John’s command to his audience is stated in both negative and positive terms. First, he instructs them not to “believe every spirit” (1 John 4:1). The implication here is that every spirit does not deserve the trust of the true believer. According to John Gill’s commentary, a good contextual definition of the word “spirit” refers to “every doctrine that is pretended to come from the Spirit of God”. Even Jesus predicted that impostors would appear in Matthew 24:5 when He said that “many will come in my name, saying, ‘I am the Christ,’ and they will lead many astray”. It is easy for someone to claim that they have “received a word from the Lord” or was told something by the Spirit, but John exhorts his audience not to believe anyone’s teaching solely based on this claim.
Flipping to a positive exhortation, John commands the church to “test the spirits to see whether they are from God” (1 John 4:1). He then tells the audience exactly by what criteria each spirit should be tested:
“By this you know the Spirit of God: every spirit that confesses that Jesus Christ has come in the flesh is from God, and every spirit that does not confess Jesus is not from God. This is the spirit of the antichrist, which you heard was coming and now is in the world already” — 1 John 4:2–3
John says here that the test for whether a spirit is the Holy Spirit, or whether it is from the antichrist, is to assess how well it reflects a true and accurate doctrine of Christ. The word “test” here means to “recognize as genuine after examination” (Greek δοκιμάζω, transliterated dokimazō). By this standard, Paul authenticated the authority of his teaching to the Corinthian church when he wrote saying “I…did not come proclaiming to you the testimony of God with lofty speech or wisdom[,] for I decided to know nothing among you except Jesus Christ and him crucified” (1 Corinthians 2:1–2).
As God’s elect, we are not called to merely accept any assertion at face value, but to thoroughly and reasonably examine the testimony of anyone who claims to speak by the Spirit of God. Whether pastor, preacher, evangelist, teacher, bishop, prophet, or next door neighbor, every word they speak be verified and validated by the canon of scripture, sola scriptura.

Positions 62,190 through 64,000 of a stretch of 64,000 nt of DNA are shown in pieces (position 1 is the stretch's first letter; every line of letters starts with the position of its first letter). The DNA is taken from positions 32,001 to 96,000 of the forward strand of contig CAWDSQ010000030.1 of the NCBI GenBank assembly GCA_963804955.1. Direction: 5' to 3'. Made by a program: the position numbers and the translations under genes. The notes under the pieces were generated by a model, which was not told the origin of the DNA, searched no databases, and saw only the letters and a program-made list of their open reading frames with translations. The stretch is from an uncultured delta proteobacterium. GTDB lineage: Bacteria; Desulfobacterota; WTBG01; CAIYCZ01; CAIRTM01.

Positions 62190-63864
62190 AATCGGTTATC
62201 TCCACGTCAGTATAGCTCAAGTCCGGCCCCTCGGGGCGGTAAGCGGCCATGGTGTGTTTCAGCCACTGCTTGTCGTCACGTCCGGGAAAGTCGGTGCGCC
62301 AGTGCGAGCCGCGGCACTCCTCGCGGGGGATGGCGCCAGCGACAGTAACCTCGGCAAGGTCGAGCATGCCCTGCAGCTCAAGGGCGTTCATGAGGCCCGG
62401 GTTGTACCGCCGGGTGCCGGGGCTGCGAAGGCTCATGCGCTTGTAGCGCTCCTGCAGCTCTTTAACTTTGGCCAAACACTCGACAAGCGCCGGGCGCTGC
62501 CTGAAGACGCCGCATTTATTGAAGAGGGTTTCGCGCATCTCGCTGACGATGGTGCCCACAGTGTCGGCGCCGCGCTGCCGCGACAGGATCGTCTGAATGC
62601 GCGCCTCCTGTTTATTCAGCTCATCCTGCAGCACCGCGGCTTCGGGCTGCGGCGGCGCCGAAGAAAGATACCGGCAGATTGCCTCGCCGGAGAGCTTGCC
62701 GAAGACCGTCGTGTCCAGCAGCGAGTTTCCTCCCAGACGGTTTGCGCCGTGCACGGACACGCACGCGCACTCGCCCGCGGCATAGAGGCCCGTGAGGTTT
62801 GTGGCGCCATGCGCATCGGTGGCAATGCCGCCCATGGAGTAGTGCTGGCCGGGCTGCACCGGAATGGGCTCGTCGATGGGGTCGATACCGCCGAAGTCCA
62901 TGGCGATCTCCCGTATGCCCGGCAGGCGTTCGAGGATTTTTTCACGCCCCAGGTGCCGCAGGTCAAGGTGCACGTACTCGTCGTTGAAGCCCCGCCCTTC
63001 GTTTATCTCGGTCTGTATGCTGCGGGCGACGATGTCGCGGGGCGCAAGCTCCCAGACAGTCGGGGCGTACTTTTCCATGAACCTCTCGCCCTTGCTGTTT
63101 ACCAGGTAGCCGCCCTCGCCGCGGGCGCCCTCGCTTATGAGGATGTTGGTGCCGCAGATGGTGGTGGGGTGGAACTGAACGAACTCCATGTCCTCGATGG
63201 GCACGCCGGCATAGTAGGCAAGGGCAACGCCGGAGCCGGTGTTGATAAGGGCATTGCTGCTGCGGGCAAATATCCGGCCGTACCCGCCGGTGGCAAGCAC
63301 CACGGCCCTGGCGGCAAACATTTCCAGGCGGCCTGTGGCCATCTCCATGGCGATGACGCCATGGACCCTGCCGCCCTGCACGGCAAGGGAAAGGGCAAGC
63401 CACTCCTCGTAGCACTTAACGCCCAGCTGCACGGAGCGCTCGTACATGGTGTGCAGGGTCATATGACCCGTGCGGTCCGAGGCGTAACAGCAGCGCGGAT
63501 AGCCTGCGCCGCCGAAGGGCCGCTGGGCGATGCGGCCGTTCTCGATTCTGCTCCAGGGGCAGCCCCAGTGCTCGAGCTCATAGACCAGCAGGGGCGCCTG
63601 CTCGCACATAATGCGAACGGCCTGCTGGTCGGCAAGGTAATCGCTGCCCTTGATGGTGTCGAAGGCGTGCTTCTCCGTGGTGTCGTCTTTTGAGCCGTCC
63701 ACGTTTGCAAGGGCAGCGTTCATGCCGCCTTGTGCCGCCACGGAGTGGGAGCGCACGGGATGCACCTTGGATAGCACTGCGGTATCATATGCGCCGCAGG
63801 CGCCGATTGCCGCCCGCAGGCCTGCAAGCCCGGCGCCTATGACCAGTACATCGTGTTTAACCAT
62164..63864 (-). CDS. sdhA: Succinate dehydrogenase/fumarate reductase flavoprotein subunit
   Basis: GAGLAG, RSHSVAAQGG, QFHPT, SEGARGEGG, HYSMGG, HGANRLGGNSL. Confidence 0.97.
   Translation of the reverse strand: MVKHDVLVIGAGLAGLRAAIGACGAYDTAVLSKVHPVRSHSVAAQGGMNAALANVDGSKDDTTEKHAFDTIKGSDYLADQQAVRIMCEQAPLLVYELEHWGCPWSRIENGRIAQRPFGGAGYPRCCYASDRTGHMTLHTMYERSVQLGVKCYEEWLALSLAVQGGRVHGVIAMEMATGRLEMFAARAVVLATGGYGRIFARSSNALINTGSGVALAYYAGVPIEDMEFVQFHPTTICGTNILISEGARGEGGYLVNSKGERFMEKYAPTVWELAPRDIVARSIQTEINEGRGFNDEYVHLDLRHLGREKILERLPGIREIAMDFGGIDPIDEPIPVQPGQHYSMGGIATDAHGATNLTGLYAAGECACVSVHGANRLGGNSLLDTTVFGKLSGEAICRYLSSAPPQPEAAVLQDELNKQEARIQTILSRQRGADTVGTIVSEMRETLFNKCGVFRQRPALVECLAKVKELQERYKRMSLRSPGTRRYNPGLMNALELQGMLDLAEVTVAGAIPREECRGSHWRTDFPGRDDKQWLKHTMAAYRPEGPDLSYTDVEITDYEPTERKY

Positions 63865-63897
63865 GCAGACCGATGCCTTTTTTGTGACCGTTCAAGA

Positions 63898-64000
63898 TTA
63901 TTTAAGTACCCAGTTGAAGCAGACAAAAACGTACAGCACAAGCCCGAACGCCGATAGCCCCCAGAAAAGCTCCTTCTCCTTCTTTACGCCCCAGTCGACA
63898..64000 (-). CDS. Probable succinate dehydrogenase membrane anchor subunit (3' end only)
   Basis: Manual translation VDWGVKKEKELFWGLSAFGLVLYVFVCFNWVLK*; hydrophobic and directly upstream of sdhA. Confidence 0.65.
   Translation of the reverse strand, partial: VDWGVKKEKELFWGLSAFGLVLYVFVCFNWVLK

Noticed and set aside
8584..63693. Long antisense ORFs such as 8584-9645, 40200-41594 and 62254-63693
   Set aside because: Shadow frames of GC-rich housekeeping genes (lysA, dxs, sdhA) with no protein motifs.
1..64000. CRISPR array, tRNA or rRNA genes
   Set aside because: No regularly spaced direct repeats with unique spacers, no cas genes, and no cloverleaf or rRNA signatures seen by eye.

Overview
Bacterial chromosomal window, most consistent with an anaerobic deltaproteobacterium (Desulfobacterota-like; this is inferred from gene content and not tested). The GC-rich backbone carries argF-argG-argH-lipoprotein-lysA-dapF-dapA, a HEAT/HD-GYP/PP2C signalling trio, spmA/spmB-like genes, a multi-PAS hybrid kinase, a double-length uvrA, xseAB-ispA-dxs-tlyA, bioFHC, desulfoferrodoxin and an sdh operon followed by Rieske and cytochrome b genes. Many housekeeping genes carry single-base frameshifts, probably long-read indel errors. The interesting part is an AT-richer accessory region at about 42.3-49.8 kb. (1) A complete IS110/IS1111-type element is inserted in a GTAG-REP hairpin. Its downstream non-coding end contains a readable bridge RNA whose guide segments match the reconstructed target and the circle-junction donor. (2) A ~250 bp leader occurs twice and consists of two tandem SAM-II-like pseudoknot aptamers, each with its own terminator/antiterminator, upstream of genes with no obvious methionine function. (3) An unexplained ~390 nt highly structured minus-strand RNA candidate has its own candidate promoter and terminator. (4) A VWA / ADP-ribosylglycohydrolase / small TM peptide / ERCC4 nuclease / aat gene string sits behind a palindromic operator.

There are many ministries and doctrines in the church that claim to preach Jesus, but any teaching that does not make Jesus the absolute central focus of its theology is inherently anti-Jesus. However, a biblical Christology assures the believer that he can rely on the full power of the Godhead to protect him from the deceptions of false teachers (see the temptation of Christ, Matthew 4:1–11). Those who purport to have a different Gospel than what the Bible teaches will not ultimately succeed, for “just as Jannes and Jambres opposed Moses, so these men also oppose the truth…but they will not get very far, for their folly will be plain to all, as was that of those two men” (2 Timothy 3:8–9).
For those of us who are among God’s elect, it can sometimes feel like defending the Gospel of Christ is a losing battle in a world where false teachers enjoy unprecedented success. Yet we are already victorious if we are truly from God. We ought to give thanks daily to God that His divine, revealed word gives us all that we need to maintain the course and finish the race. Our joy remains in this, that greater is He that is in us than he that is in the world.